Far North Region
Garoua:-you get to visit one of the most famous arks in the country known as the ‘’Waza Park’ ’Founded in 1934,covers a total of 1,700 sq km, was instituted as a National Park in 1968.The Waza park is home to Giraffes, Antelopes, Elephants ,lions, Over 379 species of birds have been recorded in the park. Lions have been celebrated throughout history for their courage and strength, dreaming to be in direct contact with the big wild Cats of Africa? Visiting Waza turns your dreams to realities.
Rhumsiki:- a village in the Far North Region of Cameroon. Rhumsiki is located in the Mandara Mountains 55 km (34 mi) from Mokolo and 3 km (2 mi) from the border with Nigeria. Surroundings are “one of the most beautiful landscapes in the world.” The spectacular effect is created by surrounding volcanic plugs (the remnants of long-dormant volcanoes), basalt outcroppings, and the Mandara Mountains. Get the chance to see Hippopotamus ponds. Pursuit, visiting assistant crabs that will predict your future with amazing accuracy, visit potters and weavers to discover their wonderful work.
Here you meet a people still very in touch with its tradition. Historically, the peoples of the East have been settled in Cameroonian territory for longer than any other of the country’s many ethnic groups, the first inhabitants being the Baka (or Babinga) pygmies. Though traditionally hunter-gatherers, in recent times, the Baka have established trade with their Bantu neighbors, exchanging wild game for crops or metal tools. Pygmies believe that a god named Tore created the world and is the supreme being. He is identified with the forest, since everything is dependent on it. They only call upon Tore during times of crisis. He is usually summoned by a trumpet blast, which is supposed to imitate his voice. Some groups believe that
after creating the first humans, Tore was no longer interested in the affairs of the world, and so he withdrew to the sky.Pygmies also believe that “forest spirits” influence the souls of the dead. The Efe, in particular, believe that after Pygmies die, their borupi, which means “rhythm” or “life,” is carried away from the body by a fly. They believe the fly takes them to Tore.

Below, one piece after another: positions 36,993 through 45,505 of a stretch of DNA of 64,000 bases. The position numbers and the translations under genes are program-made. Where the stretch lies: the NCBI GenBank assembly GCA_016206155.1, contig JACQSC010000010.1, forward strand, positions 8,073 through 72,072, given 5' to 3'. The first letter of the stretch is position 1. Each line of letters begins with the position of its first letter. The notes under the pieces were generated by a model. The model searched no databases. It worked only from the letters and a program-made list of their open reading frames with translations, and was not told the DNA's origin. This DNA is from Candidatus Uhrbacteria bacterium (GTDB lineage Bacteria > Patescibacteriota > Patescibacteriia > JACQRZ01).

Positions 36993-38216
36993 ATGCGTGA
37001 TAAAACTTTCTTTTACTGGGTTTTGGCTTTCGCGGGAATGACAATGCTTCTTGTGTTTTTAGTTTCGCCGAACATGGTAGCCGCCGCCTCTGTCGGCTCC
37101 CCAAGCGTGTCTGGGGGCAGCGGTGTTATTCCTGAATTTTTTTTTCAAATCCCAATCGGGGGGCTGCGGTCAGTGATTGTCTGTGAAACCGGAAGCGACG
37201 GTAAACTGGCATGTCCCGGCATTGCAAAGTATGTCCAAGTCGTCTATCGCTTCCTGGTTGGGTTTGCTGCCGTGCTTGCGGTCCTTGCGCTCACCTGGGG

Yaoundé:- founded in 1888 by German traders as a base for the ivory trade and as an agricultural research station. It was occupied by Belgian troops during World War I. After Germany’s defeat, France became the colonial power in eastern Cameroon. Yaoundé consequently became the capital of French Cameroon, and continued as the capital of the Republic of Cameroon at independence. With a pop of approximately 2.5 million, the second largest city in the country after the port city Douala. Visit the Mvog Betsi Zoo-botanic garden.
Kribi:- It has an estimated population of 55401.  It services sea traffic in the Gulf of Guinea and also lies near the terminus of the Chad-Cameroon pipeline. The Lobé Waterfalls are nearby and there is a road inland, through the Littoral Evergreen Forest, as far as Lolodorf.Visit of the cascade lobe(the only place where a waterfalls enters the Atlantic Ocean by a waterfall).Beautiful scenery of sea and beautiful sandy beach. You definitely will love to eat fresh seafood. Visit the Museum of grand Batanga with varied and diversified objects.
The tourism industry is currently under going rapid growth of unsurpassed nature and Cameroon is moving along with that pace. Like most countries in Africa Cameroon remains still unknown to the world beyond negative reports of wars and famine. However it has lot to offer, we could go on and on just naming the varied touristic sites Cameroon has got to offer, but we will not be able to name it all. These are just few of the Beautiful sites you will be privileged to visit should you plan a trip to Cameroon. Thanks to its vast diversity, during a trip in Cameroon one is left with the impression of visiting the whole of Africa at the same time.
Pick up you Calendar and start scheduling for your next vacation to Cameroon you will be left breathless and you just might be planning a lifetime in Cameroon.